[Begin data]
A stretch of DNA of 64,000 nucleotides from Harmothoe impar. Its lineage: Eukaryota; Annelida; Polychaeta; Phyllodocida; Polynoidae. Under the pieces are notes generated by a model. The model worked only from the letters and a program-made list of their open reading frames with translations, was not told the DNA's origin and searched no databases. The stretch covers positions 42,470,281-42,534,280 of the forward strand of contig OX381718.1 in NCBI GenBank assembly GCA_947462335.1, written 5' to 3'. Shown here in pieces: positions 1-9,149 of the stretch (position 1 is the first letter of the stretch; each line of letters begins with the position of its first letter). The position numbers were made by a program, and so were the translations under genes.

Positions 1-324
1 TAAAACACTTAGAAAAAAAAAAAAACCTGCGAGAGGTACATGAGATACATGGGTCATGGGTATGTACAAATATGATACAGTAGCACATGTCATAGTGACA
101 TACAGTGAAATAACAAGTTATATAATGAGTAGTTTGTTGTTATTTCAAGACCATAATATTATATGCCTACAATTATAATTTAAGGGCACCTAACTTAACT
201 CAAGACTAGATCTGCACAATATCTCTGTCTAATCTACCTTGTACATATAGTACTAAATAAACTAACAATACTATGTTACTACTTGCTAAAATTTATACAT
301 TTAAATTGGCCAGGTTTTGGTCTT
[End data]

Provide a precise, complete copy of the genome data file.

A stretch of DNA of 64,000 nucleotides from Harmothoe impar. Its lineage: Eukaryota; Annelida; Polychaeta; Phyllodocida; Polynoidae. Under the pieces are notes generated by a model. The model worked only from the letters and a program-made list of their open reading frames with translations, was not told the DNA's origin and searched no databases. The stretch covers positions 42,470,281-42,534,280 of the forward strand of contig OX381718.1 in NCBI GenBank assembly GCA_947462335.1, written 5' to 3'. Shown here in pieces: positions 1-9,149 of the stretch (position 1 is the first letter of the stretch; each line of letters begins with the position of its first letter). The position numbers were made by a program, and so were the translations under genes.

Positions 1-324
1 TAAAACACTTAGAAAAAAAAAAAAACCTGCGAGAGGTACATGAGATACATGGGTCATGGGTATGTACAAATATGATACAGTAGCACATGTCATAGTGACA
101 TACAGTGAAATAACAAGTTATATAATGAGTAGTTTGTTGTTATTTCAAGACCATAATATTATATGCCTACAATTATAATTTAAGGGCACCTAACTTAACT
201 CAAGACTAGATCTGCACAATATCTCTGTCTAATCTACCTTGTACATATAGTACTAAATAAACTAACAATACTATGTTACTACTTGCTAAAATTTATACAT
301 TTAAATTGGCCAGGTTTTGGTCTT